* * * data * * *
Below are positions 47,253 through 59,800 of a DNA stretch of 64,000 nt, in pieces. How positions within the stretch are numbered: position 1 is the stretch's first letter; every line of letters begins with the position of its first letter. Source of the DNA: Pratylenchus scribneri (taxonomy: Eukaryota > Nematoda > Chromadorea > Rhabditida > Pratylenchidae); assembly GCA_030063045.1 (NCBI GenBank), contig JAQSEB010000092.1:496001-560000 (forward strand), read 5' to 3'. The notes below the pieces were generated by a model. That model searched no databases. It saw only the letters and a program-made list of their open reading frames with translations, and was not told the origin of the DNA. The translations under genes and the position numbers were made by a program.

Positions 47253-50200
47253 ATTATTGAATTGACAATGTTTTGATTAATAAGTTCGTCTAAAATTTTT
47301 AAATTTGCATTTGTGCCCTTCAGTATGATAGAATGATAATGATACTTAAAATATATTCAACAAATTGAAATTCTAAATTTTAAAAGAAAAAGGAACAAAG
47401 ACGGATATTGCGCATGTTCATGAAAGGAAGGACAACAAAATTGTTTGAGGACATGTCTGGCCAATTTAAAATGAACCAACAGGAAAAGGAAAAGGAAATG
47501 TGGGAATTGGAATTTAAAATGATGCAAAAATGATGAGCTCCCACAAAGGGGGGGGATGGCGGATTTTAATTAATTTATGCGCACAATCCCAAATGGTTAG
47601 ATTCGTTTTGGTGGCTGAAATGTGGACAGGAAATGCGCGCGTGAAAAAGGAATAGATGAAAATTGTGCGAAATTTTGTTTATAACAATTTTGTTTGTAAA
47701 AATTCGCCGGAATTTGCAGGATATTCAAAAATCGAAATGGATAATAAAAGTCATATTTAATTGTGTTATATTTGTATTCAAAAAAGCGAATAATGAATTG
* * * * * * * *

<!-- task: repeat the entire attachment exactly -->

Below are positions 47,253 through 59,800 of a DNA stretch of 64,000 nt, in pieces. How positions within the stretch are numbered: position 1 is the stretch's first letter; every line of letters begins with the position of its first letter. Source of the DNA: Pratylenchus scribneri (taxonomy: Eukaryota > Nematoda > Chromadorea > Rhabditida > Pratylenchidae); assembly GCA_030063045.1 (NCBI GenBank), contig JAQSEB010000092.1:496001-560000 (forward strand), read 5' to 3'. The notes below the pieces were generated by a model. That model searched no databases. It saw only the letters and a program-made list of their open reading frames with translations, and was not told the origin of the DNA. The translations under genes and the position numbers were made by a program.

Positions 47253-50200
47253 ATTATTGAATTGACAATGTTTTGATTAATAAGTTCGTCTAAAATTTTT
47301 AAATTTGCATTTGTGCCCTTCAGTATGATAGAATGATAATGATACTTAAAATATATTCAACAAATTGAAATTCTAAATTTTAAAAGAAAAAGGAACAAAG
47401 ACGGATATTGCGCATGTTCATGAAAGGAAGGACAACAAAATTGTTTGAGGACATGTCTGGCCAATTTAAAATGAACCAACAGGAAAAGGAAAAGGAAATG
47501 TGGGAATTGGAATTTAAAATGATGCAAAAATGATGAGCTCCCACAAAGGGGGGGGATGGCGGATTTTAATTAATTTATGCGCACAATCCCAAATGGTTAG
47601 ATTCGTTTTGGTGGCTGAAATGTGGACAGGAAATGCGCGCGTGAAAAAGGAATAGATGAAAATTGTGCGAAATTTTGTTTATAACAATTTTGTTTGTAAA
47701 AATTCGCCGGAATTTGCAGGATATTCAAAAATCGAAATGGATAATAAAAGTCATATTTAATTGTGTTATATTTGTATTCAAAAAAGCGAATAATGAATTG